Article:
“I am amazed that there is social peace in this country,” the writer Almudena Grandes used to say. And indeed, considering the enormous fault lines that crisscross Spanish society in terms of the economy (inequality, unemployment and wage devaluation), politics (representation and territorial crisis) and morality (corruption among the elites), it is hard to understand why the average person on the street is not up in arms.
To a great extent, this is due to social movements, which have channeled this disaffection and given it a voice. These movements have managed to pull the losers out of their invisibility, dragging out into the public arena the kinds of problems that power had attempted to conceal or play down as an inevitable collateral effect of the crisis. And visibility is the first step toward recognition, a necessary condition to prevent exclusion. Once visible, they are given a voice. Politics is all about words, and he who lacks the possibility to speak out simply does not exist.
All this has gelled into different types of mobilizations that have expanded the participation game, much against the will of those in power: they have taken their demands to high authorities (witness the anti-eviction groups who collected enough signatures to bring a popular initiative on mortgage relief to Congress), stopped abusive political decisions, such as health privatization in Madrid, and channeled the fight against government abuses, such as abortion reform as well as the pro-sovereignty demands of broad sectors of Catalan society, in the case of the so-called National Catalan Assembly (a private group of pro-independence activists).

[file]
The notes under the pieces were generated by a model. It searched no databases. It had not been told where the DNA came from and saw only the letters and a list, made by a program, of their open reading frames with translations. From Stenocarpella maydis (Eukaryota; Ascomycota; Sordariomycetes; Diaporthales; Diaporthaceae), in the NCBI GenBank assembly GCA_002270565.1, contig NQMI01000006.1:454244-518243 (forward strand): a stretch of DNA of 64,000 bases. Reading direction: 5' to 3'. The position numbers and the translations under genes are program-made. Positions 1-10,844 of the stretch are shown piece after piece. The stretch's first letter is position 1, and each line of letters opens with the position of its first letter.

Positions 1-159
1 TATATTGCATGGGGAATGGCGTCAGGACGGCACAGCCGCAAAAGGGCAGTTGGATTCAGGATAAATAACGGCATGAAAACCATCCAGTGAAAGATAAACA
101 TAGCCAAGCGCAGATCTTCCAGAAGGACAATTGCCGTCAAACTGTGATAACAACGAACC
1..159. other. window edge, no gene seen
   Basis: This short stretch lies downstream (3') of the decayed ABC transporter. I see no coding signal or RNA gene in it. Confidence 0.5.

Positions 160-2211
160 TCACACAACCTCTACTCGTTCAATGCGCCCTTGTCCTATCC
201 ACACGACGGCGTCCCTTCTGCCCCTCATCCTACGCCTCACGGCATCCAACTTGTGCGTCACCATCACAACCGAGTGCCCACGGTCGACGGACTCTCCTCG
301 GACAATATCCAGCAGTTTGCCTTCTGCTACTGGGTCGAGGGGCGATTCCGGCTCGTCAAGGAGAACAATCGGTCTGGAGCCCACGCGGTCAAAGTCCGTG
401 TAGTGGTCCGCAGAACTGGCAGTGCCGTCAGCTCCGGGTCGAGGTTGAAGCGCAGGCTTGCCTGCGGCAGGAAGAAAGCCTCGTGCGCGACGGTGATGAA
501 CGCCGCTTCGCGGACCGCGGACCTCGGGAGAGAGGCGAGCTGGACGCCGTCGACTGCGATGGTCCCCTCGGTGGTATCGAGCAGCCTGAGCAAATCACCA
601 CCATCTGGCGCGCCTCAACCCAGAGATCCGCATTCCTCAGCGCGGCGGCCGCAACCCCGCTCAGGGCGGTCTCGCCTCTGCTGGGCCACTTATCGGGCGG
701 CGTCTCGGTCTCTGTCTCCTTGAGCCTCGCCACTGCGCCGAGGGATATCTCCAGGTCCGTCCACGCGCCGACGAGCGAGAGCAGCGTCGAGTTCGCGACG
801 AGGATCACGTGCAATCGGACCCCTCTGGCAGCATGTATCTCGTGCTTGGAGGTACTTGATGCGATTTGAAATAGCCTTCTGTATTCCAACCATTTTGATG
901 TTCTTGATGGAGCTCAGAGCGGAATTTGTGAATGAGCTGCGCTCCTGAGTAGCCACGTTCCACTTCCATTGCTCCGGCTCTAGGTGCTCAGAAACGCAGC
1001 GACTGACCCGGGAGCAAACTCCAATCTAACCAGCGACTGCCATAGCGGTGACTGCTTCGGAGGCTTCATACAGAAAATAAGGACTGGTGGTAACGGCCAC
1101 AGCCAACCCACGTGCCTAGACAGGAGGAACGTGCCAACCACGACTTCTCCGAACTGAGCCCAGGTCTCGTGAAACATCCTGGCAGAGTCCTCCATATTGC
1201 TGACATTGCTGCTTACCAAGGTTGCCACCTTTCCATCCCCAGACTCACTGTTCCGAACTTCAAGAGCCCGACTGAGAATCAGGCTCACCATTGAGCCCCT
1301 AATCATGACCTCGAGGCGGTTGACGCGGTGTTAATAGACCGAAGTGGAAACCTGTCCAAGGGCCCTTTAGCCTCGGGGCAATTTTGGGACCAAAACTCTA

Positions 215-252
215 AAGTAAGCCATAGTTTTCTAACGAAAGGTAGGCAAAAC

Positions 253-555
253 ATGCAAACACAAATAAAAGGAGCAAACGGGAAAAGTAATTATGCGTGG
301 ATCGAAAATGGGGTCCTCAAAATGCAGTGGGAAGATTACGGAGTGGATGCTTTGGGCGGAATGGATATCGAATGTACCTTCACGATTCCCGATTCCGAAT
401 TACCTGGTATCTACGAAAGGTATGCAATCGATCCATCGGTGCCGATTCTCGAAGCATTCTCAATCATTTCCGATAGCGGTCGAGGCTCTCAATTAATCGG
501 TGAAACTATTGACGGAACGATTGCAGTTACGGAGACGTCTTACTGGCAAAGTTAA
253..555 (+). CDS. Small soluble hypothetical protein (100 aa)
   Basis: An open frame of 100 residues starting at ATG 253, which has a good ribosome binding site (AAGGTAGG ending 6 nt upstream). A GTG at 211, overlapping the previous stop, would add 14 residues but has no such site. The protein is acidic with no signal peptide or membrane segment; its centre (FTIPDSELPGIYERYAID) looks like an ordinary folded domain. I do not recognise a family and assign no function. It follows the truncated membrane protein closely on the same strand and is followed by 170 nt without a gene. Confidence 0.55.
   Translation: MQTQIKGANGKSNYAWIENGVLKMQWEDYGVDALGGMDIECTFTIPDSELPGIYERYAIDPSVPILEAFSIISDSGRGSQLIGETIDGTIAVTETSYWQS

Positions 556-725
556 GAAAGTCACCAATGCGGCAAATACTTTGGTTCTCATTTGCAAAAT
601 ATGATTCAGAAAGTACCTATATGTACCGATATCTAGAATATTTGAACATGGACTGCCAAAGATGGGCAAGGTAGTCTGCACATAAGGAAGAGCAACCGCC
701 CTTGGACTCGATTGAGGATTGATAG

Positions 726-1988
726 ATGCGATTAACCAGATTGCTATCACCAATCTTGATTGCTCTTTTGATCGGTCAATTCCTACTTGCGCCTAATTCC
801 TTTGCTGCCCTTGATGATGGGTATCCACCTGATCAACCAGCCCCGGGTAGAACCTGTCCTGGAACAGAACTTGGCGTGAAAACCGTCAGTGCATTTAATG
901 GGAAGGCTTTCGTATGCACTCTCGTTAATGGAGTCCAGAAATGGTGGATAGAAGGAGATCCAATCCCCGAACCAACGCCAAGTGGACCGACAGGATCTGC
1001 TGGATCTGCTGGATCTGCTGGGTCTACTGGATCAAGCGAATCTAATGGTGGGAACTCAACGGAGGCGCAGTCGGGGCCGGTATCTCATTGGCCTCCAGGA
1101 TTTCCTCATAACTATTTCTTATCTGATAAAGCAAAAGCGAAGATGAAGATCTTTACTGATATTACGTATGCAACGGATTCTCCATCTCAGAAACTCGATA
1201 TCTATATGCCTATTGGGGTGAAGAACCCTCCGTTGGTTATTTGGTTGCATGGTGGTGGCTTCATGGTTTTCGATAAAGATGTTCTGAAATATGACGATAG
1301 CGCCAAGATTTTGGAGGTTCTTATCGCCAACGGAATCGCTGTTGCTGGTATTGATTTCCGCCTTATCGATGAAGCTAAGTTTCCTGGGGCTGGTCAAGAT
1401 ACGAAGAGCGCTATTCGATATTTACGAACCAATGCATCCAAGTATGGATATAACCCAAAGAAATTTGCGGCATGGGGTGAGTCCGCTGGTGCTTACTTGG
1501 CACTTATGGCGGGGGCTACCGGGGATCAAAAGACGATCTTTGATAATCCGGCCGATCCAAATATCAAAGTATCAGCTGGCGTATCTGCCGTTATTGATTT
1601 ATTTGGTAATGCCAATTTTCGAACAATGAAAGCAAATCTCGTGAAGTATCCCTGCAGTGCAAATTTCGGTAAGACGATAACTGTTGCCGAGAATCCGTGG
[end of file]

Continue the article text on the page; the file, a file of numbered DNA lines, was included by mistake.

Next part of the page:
Politics is all about words, and he who lacks the possibility to speak out simply does not exist
The growing strength of these movements is underscoring the reason for their success: crisis in the system of representation. Citizen sympathy for these movements, as reflected in the polls, can be explained by the realization that the political oligopoly that controls Spain’s institutions is neither capable nor willing to represent the people’s best interests. And so the social movements are providing democracy with the opening that the institutions are denying it.
The government, bent on building an increasingly restrictive democracy with support from a good section of the political caste, began by discrediting the movements, writing them off as anti-political or anti-system, as though citizens did not have the right to do politics without going through political parties. Later the government criminalized the movements outright. The new public order law, which even the General Council of the Judiciary, Spain’s legal watchdog, finds aberrant, was partly aimed at them. The incidents at the end of several street demonstrations, featuring acts of violence by organized groups who are very familiar to the police, are being used to criminalize the social movements as a whole, instead of separating the behavior of a few from the impeccable conduct of the vast majority of protesters.
Yet thanks to the fact that the social movements have expanded the democratic game, a game that increasingly opaque institutions are intent on ending, the street belongs to everyone, not only to those who use violence.